Monday, May 9, 2011

Unsettled Issues Regarding Future Medical Expenses in Motor Vehicle Accident Matters

In a recent April 11, 2011 Memorandum Opinion, Judge James Munley of the District Court for the Middle District of Pennsylvania decided several issues in response to various pre-trial motions in limine filed by both parties in the case of Kansky v. Showman, 3:09cv1863 (M.D. Pa. April 11, 2011, Munley, J.).  As part of his decision, Judge Munley found that a plaintiff may plead, prove and recover future medical expenses as those expenses were not shown to be "paid or payable."

In Kansky, the Plaintiff was prepared to present his medical expert's opinion at trial that included that expert's prediction on the extent of substantial future medical expenses the Plaintiff would incur due to his accident-related injuries.

The Defendant filed a motion in limine in which it was asserted that the Pennsylvania Motor Vehicle Financial Responsibility Law precluded the Plaintiff from recovering future medical benefits which may be covered by the Plaintiff's health insurance.  More specifically, 75 Pa.C.S.A. Section 1720 and/or 1722 precluded the Plaintiff from introducing into evidence any medical expenses that were "paid or payable" by applicable forms of insurance.

Judge Munley denied the Defendant's motion in limine under the rationale that the future medical expenses evidence at issue could not deemed be "payable" under the law because there was no guarantee that the Plaintiff would still have such health insurance in place at the time the bills were incurred in the future to pay for those medical expenses.

More specifically, Judge Munley wrote:

"The word “payable” in Act 6 can have many meanings, such as “owed, to be paid, due”. Future medical payments are not currently due and outstanding. The defendants cannot guarantee that any future expenses will in fact be paid. It is merely speculation. For instance, plaintiff's insurer could become bankrupt, or deny future medical bills for a variety of reasons. We agree with the plaintiffs. Because the insurance benefits are not necessarily due and owing at this time and nothing could compel the insurer to pay a lump sum for future expenses, plaintiffs future medical bills are not “payable” under Act 6. Fairness and public policy dictate that the burden of any risk or speculation should fall on the defendants, not plaintiffs."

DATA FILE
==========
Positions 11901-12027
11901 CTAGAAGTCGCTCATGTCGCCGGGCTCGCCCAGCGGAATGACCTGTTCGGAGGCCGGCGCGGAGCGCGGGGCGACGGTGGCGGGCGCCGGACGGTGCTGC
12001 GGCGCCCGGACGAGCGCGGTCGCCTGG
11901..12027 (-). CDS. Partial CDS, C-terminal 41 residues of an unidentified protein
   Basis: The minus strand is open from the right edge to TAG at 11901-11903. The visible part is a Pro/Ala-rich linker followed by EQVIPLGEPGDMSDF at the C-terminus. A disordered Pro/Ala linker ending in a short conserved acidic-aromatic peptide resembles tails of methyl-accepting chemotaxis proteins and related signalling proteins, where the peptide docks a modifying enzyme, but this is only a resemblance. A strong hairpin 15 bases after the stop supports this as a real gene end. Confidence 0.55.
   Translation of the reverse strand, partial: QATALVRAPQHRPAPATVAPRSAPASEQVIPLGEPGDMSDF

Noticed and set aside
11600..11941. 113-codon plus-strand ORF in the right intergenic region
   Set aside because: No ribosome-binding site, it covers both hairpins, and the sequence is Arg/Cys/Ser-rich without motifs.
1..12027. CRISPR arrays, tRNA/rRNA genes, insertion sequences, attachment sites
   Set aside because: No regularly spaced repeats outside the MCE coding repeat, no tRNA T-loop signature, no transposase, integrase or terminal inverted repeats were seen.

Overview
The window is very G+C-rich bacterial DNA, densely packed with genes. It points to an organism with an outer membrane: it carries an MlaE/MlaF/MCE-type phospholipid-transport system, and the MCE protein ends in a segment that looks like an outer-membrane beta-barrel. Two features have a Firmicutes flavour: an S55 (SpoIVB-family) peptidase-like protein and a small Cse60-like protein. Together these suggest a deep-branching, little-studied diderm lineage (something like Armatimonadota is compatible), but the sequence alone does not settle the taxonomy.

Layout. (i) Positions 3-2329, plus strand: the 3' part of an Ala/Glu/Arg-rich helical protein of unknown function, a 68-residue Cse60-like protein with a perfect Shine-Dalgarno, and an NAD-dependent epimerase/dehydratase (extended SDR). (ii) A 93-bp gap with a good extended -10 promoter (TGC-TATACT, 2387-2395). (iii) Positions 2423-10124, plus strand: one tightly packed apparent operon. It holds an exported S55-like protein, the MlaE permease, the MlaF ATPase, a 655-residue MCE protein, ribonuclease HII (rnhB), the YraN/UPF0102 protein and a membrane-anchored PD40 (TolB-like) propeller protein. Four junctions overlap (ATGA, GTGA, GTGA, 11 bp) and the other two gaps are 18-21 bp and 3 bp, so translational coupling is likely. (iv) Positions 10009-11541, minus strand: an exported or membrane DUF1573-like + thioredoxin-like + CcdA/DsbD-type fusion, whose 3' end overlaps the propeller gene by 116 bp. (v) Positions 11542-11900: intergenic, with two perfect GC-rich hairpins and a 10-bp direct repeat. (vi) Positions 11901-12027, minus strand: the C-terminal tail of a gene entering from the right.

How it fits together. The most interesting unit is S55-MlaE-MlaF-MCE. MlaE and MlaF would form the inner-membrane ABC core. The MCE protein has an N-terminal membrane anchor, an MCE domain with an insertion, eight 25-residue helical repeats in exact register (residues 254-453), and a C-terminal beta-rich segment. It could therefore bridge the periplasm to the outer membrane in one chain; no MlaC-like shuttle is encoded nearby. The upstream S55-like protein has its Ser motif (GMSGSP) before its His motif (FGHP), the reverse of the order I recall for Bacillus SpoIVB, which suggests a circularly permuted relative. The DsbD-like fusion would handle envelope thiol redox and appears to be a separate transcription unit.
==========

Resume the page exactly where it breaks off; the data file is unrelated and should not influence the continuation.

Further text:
Judge Munley therefore found that, since the future medical expenses were not "payable" under any form of applicable insurance, the future medical expenses could be pled, proven, and recovered by the Plaintiff at trial.

Judge Munley's decision can be contrasted by the opposite decision reached on the same issue by Judge Terrence R. Nealon of the Lackawanna County Court of Common Pleas case of Orzel v. Morgan, No. 03-CV-4929 (Lacka. Co. 2008 Nealon, J.), an automobile accident case in which I was the defense counsel.

In Orzel, a pre-trial motion in limine was filed on behalf of the defense seeking to limit the Plaintiff's introduction of evidence of substantial future medical expenses that the defense asserted were "payable" under the Plaintiff's remaining first party medical benefits coverage and/or the Plaintiff's available health insurance.  This issue was raised again in post-trial motions filings as well.

The Plaintiff in Orzel argued that future medical expenses could not be regarded as "payable" under 75 Pa.C.S.A. Section 1722 as her first party benefits carrier, Erie Insurance Exchange, "could become bankrupt" or may deny payment of future medical bills through a peer review process.  The Plaintiff also asserted that there was no statute or case law applying the "paid or payable" language to future medical expenses claims.

As noted in his Opinion on the post-trial issues presented, Judge Nealon had granted the Defendant's pre-trial motion in limine in this regard and also ruled in the same fashion when the issue was revisited in the post-trial motions stage.

More specifically, Judge Nealon found that the alleged future medical expenses were indeed "payable" under the Plaintiff's remaining first party medical benefits coverage.  Citing a series of cases, Judge Nealon noted that the word "payable" is generally defined as capable of being paid, or suitable to be paid, or legally enforceable.

Judge Nealon also noted that, in the case of Schroeder v. Schrader, 682 A.2d 1305, 1310 (Pa.Super. 1996), the Pennsylvania Superior Court  held that "[a]bsent a statutory or judicial definition to the contrary, the word 'payable' plainly refers to a claimant's entitlement to future payments, until such time as the payments are modified or terminated."

As such, Judge Nealon noted that the Plaintiff had failed to offer any proof in support of the contention that the medical expenses would not be paid in the future by the available first party benefits coverage and he therefore found that the Plaintiff's alleged future medical expenses were indeed "payable."  Accordingly, the portion of alleged future medical expenses that could be covered by the remaining PIP medical benefits were not recoverable under the Motor Vehicle Financial Responsibility Law.